It’s strange to think that the play was written more than half a century ago. But looking around corners was something at which Mr. Vidal, who died in late July, excelled. The Times’s Charles Isherwood, in his otherwise lukewarm review last April, gave Mr. Vidal props for just that: the playwright’s “undeniable prescience about future trends in American politicking.”
Questions of truth – in the particular guise of “fact-checking” – are front and center just now, both on the presidential campaign trail generally and, more specifically, at the political conventions.
Sullivan then praised a September 1 story by Michael Cooper that Times Watch panned as slanted.
The reporter Michael Cooper’s story in The Times last weekend was very much in the discussion, seen by some as a sign that the mainstream media is taking the whole matter of truth-telling, truth-stretching and the pesky matter of factuality with a new level of seriousness.
It was a strong piece. And more like it would be welcome.
Sullivan concluded with more praise for Vidal:
What is the role of the media if not to press for some semblance of reality amid the smoke and mirrors? Gore Vidal, I imagine, would agree.
Gore Vidal also thought America got what it deserved on 9-11.
In a Wednesday post Sullivan also leaned left, expressing concern about the paper's lack of coverage of liberal fair-pay icon Lilly Ledbetter, and praised a writer for the left-wing online mag Salon.
The stage at the Democratic National Convention was awash in women Tuesday night. And it’s no wonder, since President Obama needs women desperately to win in November. Female voters tend to like Mr. Obama more than Mitt Romney -- though Mr. Obama’s popularity among women has fallen sharply. So women were very much in the mix....Michelle Obama had everything (including, it must be said, a great dress, featuring what a friend of mine would call her Second Amendment look -- the right to bare arms). Smart female commentators like Rebecca Traister of Salon were impressed by the first lady’s speech and yet a bit regretful that it essentially blotted out this Ivy League-educated woman’s accomplishments beyond those of “Mom in Chief.” Alessandra Stanley ‘s TV Watch ably and entertainingly compared Ann Romney’s speech last week with Mrs. Obama’s.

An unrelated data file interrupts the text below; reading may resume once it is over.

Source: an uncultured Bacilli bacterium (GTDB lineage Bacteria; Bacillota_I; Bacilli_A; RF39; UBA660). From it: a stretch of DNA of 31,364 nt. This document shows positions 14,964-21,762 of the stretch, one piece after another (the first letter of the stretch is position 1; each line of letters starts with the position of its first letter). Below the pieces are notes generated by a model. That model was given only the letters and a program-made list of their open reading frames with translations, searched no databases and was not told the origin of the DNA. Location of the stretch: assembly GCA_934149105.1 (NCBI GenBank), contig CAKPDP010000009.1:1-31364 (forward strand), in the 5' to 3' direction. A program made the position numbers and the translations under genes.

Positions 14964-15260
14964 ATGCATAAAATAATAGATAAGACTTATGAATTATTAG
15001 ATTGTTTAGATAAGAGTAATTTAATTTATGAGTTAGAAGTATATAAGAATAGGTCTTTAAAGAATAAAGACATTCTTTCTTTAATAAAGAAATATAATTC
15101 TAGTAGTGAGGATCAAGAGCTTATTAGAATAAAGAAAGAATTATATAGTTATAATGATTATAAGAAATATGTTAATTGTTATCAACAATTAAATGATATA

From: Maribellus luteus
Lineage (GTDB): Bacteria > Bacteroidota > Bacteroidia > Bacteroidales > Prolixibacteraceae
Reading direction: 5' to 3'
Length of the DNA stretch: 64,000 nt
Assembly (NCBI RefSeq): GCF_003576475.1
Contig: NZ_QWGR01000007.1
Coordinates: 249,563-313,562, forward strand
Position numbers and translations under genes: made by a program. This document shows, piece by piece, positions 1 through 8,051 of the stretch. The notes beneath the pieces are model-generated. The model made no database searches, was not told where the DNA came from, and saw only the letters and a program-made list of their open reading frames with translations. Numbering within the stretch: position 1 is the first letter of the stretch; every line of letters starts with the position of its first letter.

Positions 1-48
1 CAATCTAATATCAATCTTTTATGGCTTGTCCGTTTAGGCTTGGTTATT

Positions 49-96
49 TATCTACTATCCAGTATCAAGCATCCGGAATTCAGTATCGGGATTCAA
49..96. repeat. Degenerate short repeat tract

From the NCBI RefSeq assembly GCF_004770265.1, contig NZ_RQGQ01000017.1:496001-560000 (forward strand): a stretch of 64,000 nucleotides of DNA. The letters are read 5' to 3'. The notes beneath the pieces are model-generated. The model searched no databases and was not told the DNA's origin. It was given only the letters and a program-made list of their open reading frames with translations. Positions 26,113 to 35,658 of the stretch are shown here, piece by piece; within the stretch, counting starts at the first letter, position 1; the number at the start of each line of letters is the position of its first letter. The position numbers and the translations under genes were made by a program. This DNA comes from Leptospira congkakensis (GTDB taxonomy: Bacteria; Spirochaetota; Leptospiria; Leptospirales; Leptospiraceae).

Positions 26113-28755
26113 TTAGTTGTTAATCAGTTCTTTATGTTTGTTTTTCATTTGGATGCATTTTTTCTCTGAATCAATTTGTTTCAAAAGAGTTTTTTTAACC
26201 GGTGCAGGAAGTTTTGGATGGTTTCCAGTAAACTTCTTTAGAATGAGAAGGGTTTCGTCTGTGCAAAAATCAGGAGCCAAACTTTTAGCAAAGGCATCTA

Then, there was Lilly Ledbetter, the 74-year-old Alabama woman whose (unsuccessful) fair-pay suit became the basis of the first law that Mr. Obama signed as president, who spoke about pay equity.
One would think that this subject -- and those closely related -- would be a topic worth noting, given how it lives right at the nexus of all-important women and the all-important economy.
But that subject – not just pay equity but also gender-economic issues in general -- were all but ignored in press coverage of women’s night, at least in print. The Times gave Ms. Ledbetter a half-sentence in Wednesday’s print edition. The Wall Street Journal allotted not even that in its morning newspaper, although the Washington Wire on WSJ.com took up the subject the night before....
Sullivan kept busy, filing Friday afternoon on the paper's coverage of the politically sensitive jobs report, "The Trouble With Numbers: Complaints on a Much Anticipated Jobs Report." She led with a complaint that the paper overplaying the bad report inspired by Betsey Stevenson, a former Obama administration economist who this May accused Ann Romney of having "no empathy for people."